Here, in 1865, Thomas Condon sat on his horse, captivated by landscapes painted in ocher, jade, vermilion, amethyst and charcoal.

A few miles from the present-day town of Mitchell, the pioneer minister and scientist discovered climate change beyond measure, the fossilized remnants of an ancient jungle.

Here, the fleshy, treeless contours are composed of hard claystones, volcanic ash, ancient soils and lake beds. Layered, leached, cemented, compacted, crystallized, eroded, they form the undulating ascents we call the Painted Hills.

Sometimes one color dominates. Rich in iron oxide, the hills appear to hold streaks of rust. Elsewhere, varied combinations of elements paint hillsides in yellows, blends of iron and magnesium oxides. Manganese oxides create black stripes. The hills never appear exactly the same day to day, as moisture content and light reflection change the tints of greens, tans, reds and yellows.

Last week, we followed Condon’s trail down Burnt Ranch Road through the Painted Hills. The road takes its name from the ranch, formerly a stage coach stop burned by Indians during the fighting in 1866. Besides the irrigated valleys, little has changed.

Jeff Perin and Dan Anthon of the Fly Fisher’s Place in Sisters led the way to Canyon Creek Ranch, high in the headwaters of the John Day. Where the water runs clear and cold, you can find that native of the Great Basin, the redband rainbow and its cousin the ocean-going rainbow.

Perin, on the Burnt Ranch Road, mentioned the remnant rainbows in Bear Creek and a few that, he suspected, had made their way into the lake at Canyon Creek Ranch.

A riffle blew on the 14-acre lake as we put the rods together and shook line through the guides. My oldest daughter has been fly-fishing since she was knee-high to a kindergartner, and knows the difference between a roll cast and an upstream mend, but she doesn’t fish more than a half-dozen times a year. She makes progress each trip, but sometimes has to relearn a few things.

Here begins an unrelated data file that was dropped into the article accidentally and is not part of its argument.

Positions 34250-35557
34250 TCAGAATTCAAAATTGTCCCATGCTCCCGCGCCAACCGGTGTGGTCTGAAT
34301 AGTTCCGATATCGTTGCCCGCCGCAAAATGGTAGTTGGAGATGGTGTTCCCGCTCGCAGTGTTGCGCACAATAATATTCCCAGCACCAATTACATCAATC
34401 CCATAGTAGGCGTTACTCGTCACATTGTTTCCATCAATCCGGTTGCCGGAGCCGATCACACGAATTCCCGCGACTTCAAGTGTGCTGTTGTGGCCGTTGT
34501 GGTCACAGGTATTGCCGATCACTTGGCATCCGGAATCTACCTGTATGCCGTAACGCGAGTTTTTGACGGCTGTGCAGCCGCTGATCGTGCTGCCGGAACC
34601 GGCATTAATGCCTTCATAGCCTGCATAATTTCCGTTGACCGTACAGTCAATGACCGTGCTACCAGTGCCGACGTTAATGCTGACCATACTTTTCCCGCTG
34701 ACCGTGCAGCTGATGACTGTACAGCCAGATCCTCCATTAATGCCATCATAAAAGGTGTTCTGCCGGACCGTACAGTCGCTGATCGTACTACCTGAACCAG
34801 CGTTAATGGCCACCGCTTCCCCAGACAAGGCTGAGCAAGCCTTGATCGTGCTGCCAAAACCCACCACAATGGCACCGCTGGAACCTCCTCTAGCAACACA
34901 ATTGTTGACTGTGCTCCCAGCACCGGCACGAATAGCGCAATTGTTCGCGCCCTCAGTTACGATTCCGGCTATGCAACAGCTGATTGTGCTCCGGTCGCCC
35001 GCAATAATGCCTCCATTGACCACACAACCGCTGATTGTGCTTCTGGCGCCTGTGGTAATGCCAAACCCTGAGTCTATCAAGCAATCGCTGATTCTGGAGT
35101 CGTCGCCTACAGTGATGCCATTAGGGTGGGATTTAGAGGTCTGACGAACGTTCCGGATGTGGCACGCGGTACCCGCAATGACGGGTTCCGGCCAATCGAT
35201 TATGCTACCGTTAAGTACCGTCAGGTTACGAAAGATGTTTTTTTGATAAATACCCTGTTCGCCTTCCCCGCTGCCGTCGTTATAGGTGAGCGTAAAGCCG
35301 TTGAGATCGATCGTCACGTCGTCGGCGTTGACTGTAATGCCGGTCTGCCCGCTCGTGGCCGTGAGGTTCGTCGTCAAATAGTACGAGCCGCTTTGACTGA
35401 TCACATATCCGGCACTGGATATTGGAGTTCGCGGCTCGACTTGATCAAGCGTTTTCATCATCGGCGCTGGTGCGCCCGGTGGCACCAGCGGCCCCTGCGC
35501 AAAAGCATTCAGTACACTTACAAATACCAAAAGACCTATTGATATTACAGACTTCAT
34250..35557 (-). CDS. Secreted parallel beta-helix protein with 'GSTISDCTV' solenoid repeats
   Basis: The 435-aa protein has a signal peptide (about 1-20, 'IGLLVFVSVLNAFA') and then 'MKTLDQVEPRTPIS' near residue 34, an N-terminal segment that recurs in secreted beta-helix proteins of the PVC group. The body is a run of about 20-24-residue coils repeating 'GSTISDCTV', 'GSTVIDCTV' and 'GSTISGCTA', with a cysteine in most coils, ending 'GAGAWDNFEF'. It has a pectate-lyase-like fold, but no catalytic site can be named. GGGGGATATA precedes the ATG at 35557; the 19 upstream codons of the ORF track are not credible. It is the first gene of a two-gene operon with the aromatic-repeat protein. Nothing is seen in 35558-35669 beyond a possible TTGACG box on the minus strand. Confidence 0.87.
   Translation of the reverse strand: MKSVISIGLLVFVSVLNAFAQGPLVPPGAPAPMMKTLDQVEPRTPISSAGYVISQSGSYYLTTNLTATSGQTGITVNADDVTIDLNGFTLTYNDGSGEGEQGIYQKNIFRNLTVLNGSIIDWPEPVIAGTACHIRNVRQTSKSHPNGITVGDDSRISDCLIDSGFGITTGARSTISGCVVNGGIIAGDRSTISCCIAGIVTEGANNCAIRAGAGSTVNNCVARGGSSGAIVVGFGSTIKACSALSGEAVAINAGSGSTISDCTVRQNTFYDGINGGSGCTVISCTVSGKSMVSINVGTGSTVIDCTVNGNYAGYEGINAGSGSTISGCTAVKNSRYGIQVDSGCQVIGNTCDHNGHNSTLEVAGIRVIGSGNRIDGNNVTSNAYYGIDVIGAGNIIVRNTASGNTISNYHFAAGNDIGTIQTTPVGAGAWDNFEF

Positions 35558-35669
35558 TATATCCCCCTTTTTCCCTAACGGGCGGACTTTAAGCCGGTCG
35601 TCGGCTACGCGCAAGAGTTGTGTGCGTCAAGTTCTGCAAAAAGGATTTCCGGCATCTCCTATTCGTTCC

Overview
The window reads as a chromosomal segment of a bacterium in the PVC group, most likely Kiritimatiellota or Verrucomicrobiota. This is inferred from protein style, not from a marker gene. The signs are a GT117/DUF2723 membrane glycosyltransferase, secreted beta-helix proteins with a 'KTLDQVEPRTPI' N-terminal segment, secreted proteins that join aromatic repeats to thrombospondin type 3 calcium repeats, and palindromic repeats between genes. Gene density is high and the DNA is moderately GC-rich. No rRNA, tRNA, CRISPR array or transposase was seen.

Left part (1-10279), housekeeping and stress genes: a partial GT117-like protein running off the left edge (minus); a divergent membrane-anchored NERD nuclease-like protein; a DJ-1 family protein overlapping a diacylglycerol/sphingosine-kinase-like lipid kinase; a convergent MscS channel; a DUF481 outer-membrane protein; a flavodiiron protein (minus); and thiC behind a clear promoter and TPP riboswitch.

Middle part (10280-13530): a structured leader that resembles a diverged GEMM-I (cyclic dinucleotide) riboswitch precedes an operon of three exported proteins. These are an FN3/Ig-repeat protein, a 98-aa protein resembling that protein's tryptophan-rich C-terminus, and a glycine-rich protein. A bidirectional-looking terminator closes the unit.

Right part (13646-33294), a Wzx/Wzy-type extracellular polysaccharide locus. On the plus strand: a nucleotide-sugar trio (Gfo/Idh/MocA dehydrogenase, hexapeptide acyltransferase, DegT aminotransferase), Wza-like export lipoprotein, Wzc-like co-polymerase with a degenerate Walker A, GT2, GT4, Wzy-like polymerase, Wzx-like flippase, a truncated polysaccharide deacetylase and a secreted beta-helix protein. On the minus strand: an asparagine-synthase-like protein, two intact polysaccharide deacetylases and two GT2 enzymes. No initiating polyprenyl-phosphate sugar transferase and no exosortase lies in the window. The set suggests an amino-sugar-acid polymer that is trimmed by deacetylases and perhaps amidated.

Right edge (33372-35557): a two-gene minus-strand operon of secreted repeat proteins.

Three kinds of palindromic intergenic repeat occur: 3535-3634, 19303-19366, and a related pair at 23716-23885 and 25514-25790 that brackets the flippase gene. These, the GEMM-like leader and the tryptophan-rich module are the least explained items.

One of the best moves I made as a fishing dad was the moment two years ago when I decided I wasn’t tying hooks or leaders anymore. I had almost tied on a Bloody Mary – that’s a trout fly – for her, when I remembered. She tied an improved clinch knot. We were in business.

Perin hooked the first fish, a bright 12-inch triploid with a flair for acrobatics. My line, an intermediate full sink, put the fly down in the kitchen and I felt it tighten. At the same time, Tiffany’s line trembled and she set the hook.

She brought hers to the boat, but mine stayed down, shaking its head. After Tiffany had landed hers, I brought mine to the surface and saw it turn, its red stripe brilliant against the sun. Perin netted it for me and we admired it before the 18-inch rainbow kicked away.

We took turns netting each other’s fish and then another big one hammered my olive Woolly Bugger. It wallowed then burned line from the reel on its first run. Tiffany netted it, a little bigger than the last.

Peggy Long, who, with her husband Terry, owns Canyon Creek Ranch, walked us down to the bass pond, a shaded two-acre reservoir tucked up against a hill. We caught a few small bass. While Dan Anthon was pulling in a six-incher, a four-pounder grabbed it. For a moment there was a real battle, then the big fish let go.

Casting a Clouser minnow, I hooked a bluegill as big as a man’s hand. Five bass streaked from the shadows to try to eat it, then the hook pulled out. Tiffany tied on a purple leadhead streamer and tangled with a bass as long as her arm. It wrapped her leader on a rope and left her a little smarter. Progress.

One trout defined the day. Tiffany waited longer for her beadhead nymph to sink. She twitched the fly, her line tightened, she set the hook. When she gained line, it charged. Tiffany plunged the tip all the way to the ferrule to follow and then swept the rod around the bow. We saw the fish at the surface on the other side.

Struck by sunlight, its vermilion sash was bright against olive flanks, back spotted with charcoal. One more run and Perin netted it. We were captivated by the best fish of the day, a painted native redside. Rainbows defy statistics. No one thought to measure it.

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